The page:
My technology background and my background in community facilitation puts me in an excellent position to begin rolling out some basic technical tools that will keep citizens informed about what’s happening in their neighborhoods. The same way that most technologically savvy public transportation users expect to see real-time updates about services outages and next arrivals to plan their trip, we should expect that they will want the same level of real-time information, perhaps with more detail, on local projects that affect their small portion of the city. I intend to make that information available.

Recent audits have discovered that the Department of Transportation struggles to measure key performance indicators. The city’s procurement and project management processes have also faced scrutiny. This has led to significant delays of key improvements to bicycle infrastructure in Baltimore. How will you work to improve performance and accountability of city agencies like the Department of Transportation under your leadership?

We don’t have good performance indicators for many city departments. This problem is not just isolated to the DOT. I won’t repeat myself too much here as I feel I’ve given some answers above that speak to this. But suffice it to say you can’t know what outcomes to expect if you don’t have a clear vision and clear goals. This goes for whole departments and specific projects. The best example I can think of relating to transit is our city’s non-existent bike share program. I’ve heard from some concerned biking citizens that the purpose of the project is to replicate the bike share in DC here in Baltimore. That’s a very corporate model in my opinion. Other concerned citizens who work at local bike stores were celebrating when they got the city to consider local vendors in this next attempt. But still they had their doubts that a goal of the project was to actually use local vendors. It’s moving targets like this that produce the results we get. Total mismanagement and loss of funds as the city comes across as incompetent and as it’s unable to handle simple questions from local companies trying to bid on a project.

The percentage of people choosing to take public transit or ride a bike for transportation is increasing in Baltimore, while the percentage of residents without access to a vehicle is over 30%. How would you rate the city’s current investment in sustainable transportation solutions for its residents, and as a council person what would you do to support increased investment?

IS: As a member of the Green Party I can talk to you at length about the variety of sustainable transportation options available. I applaud Bikemore for actually pointing out that these options exist, because our city seems allergic to them. We’ve had no shortage of advocacy groups pitching one project or another. Numerous ideas about Baltimore Streetcars have been pushed for years. Obviously the Red Line would of been another sustainable project. But really any rail project or bus project yields huge dividends from an environmental, and financial, sustainability standpoint. I don’t want to be the next councilman that spends 4 years figuring out a new pet rail project that then dies out in funding. I want to increase ridership year after year, month after month. And I think having real time metrics, complete streets, streetscaping that prioritizes buses and bus enclosures are how we do it in the short term. Of course I will work alongside any group looking to get rail funding for our city. But I will advise them that unless it meets a clear vision and clear neighborhood goals that the funding might evaporate before the project gets off the ground.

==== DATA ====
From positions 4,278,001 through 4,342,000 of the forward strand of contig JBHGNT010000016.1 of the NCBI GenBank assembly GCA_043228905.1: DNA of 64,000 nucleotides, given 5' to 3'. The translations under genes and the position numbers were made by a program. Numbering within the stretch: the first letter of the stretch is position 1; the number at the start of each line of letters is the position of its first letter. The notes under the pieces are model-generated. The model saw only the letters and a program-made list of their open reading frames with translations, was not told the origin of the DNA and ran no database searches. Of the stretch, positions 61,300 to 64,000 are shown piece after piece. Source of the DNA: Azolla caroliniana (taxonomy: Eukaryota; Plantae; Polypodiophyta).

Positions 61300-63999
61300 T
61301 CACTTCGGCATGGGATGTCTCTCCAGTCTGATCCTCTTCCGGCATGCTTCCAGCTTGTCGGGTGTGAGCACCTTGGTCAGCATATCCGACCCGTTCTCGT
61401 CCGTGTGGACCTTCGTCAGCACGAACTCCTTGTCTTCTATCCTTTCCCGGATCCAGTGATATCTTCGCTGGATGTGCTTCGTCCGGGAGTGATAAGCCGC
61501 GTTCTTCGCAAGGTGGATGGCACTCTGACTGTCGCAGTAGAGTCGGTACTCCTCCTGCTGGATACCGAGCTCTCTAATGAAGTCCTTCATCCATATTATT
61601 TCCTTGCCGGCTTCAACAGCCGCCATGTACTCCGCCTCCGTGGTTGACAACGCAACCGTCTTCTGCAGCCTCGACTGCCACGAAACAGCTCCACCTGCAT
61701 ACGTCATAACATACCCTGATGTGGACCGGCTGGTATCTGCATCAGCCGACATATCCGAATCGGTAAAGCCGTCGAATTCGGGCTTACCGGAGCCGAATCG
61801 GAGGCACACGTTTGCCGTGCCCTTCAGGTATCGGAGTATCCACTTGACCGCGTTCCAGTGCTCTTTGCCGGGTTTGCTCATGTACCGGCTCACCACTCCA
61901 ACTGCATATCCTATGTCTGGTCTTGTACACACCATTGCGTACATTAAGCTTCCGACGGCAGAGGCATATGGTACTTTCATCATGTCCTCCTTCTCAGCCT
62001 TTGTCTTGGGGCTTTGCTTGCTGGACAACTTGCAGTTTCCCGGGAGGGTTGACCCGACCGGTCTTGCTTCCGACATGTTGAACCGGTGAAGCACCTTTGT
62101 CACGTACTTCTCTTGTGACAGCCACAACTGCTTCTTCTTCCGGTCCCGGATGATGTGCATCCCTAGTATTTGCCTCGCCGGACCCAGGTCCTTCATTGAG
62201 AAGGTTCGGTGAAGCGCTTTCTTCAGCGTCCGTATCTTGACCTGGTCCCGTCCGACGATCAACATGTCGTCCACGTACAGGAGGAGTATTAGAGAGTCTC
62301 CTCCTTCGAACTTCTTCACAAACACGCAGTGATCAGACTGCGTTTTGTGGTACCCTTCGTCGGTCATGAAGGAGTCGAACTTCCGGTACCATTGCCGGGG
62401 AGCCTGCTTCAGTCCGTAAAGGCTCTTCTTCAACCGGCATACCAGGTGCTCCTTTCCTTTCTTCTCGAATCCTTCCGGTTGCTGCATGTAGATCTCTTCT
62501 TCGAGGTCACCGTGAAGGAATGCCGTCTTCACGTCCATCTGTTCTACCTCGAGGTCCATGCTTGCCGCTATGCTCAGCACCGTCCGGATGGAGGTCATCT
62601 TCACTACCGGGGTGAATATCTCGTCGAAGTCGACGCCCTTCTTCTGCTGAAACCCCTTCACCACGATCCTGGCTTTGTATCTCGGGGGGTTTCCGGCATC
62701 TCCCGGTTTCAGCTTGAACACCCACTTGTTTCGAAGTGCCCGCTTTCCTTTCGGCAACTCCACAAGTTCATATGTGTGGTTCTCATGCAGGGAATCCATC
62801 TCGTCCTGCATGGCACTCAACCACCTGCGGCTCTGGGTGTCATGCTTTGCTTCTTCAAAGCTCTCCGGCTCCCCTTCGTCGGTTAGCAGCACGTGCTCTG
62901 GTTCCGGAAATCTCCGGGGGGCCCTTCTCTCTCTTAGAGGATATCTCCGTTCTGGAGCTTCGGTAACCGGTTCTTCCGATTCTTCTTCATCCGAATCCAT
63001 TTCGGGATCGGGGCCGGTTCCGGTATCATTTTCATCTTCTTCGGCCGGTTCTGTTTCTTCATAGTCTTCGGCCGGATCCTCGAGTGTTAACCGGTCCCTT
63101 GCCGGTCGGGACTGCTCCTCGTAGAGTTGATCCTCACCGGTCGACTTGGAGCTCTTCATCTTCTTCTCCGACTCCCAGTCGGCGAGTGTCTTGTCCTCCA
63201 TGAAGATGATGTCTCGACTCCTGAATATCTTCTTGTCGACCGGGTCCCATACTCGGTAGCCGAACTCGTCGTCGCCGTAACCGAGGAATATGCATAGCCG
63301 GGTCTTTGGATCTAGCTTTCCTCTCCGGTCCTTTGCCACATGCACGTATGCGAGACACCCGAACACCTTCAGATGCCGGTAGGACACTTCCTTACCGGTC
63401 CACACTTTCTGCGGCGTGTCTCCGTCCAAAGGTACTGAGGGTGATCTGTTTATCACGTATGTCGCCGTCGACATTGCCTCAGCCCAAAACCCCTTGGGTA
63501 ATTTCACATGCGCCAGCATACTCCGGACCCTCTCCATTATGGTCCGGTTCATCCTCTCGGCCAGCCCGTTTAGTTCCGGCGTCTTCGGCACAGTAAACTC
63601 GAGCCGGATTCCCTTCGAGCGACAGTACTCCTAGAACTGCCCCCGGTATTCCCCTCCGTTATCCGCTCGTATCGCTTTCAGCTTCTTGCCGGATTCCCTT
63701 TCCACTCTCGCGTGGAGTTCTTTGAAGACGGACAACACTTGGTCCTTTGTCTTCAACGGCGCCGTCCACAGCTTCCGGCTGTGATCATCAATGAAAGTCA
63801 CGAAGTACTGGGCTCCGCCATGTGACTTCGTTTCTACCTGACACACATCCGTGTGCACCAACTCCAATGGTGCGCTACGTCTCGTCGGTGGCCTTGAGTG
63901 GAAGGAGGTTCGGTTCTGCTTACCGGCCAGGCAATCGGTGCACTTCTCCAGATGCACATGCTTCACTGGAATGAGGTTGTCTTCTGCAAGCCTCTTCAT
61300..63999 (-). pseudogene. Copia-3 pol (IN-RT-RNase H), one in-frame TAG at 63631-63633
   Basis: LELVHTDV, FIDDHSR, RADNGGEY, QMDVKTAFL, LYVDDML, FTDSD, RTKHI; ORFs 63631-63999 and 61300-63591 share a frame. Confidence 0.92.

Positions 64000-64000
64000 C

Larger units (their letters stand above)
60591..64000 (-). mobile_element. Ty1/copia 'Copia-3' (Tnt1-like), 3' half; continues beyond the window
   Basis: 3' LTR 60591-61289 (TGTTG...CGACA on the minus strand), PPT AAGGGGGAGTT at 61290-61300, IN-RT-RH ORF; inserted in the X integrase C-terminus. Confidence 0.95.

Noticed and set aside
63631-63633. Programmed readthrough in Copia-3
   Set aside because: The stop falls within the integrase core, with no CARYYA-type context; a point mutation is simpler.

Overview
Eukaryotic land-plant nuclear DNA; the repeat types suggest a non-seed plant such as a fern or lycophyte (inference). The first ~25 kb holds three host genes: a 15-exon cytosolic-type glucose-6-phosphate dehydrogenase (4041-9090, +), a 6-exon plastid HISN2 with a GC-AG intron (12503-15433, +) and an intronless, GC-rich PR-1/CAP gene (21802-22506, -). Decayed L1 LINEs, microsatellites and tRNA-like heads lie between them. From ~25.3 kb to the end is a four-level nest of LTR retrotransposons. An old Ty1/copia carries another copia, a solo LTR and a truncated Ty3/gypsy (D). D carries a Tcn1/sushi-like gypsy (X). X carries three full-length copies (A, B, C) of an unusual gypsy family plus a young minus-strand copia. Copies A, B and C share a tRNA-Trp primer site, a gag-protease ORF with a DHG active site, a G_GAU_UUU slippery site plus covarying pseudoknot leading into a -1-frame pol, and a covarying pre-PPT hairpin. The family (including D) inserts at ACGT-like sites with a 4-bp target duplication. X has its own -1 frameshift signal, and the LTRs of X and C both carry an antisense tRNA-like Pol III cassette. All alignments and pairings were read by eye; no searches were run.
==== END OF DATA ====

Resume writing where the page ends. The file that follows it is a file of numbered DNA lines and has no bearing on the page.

A recent study by Harvard economists found that the single strongest factor affecting the odds of a child escaping poverty is not the test scores of his or her local schools or the crime in the community; it is the percent of workers in his or her neighborhood who have long commutes. How do you plan to improve transportation options and commute times for our most vulnerable residents?

IS: One of my biggest complaints about the Governor's Baltimore Link plan is that it unfairly prioritizes the needs of certain more affluent neighborhoods and county residents over the needs of residents in poorer neighborhoods that rely so heavily on bus transit. I have years of activist organizing experience in Baltimore. I think at certain times protesting and community organizing and activism are essential. This is one of those times, especially when it comes to the Link. We desperately need community led action and organizing that gives community members from all neighborhoods a say in how the bus system should be organized. Anything less is anti-democratic. And the same goes for rail projects. We must be more egalitarian with transportation funding of all sorts.

What other information about your candidacy would you like to share with our members?

IS: I'm running because we need a city councilor that will put people before profits! Every month our city finds new ways to give more city services to multinational corporations. That puts the concerned citizen in a state of constantly fighting against water privatization, bus services being privatized, polluting incinerators being built right next to schools, etc... Enough is Enough! We need a leader in city hall who will lead the fight against these giveaways and put people before profits. I am the one candidate in this race that will consistently fight against giveaways to large corporations. I will never pander to corporate interests. I have a vision for a Baltimore in which the City Council prioritizes the needs of people - the right to fair wages, quality housing, healthcare and income security - first.

And I have a plan for winning a $15/hour minimum wage, stopping all corporate tax giveaways, ending the monopolies of BGE and Comcast, and immediately housing the city's homeless population. All it takes is the recognition that the people of Baltimore - not the corporations of Baltimore - are what matter.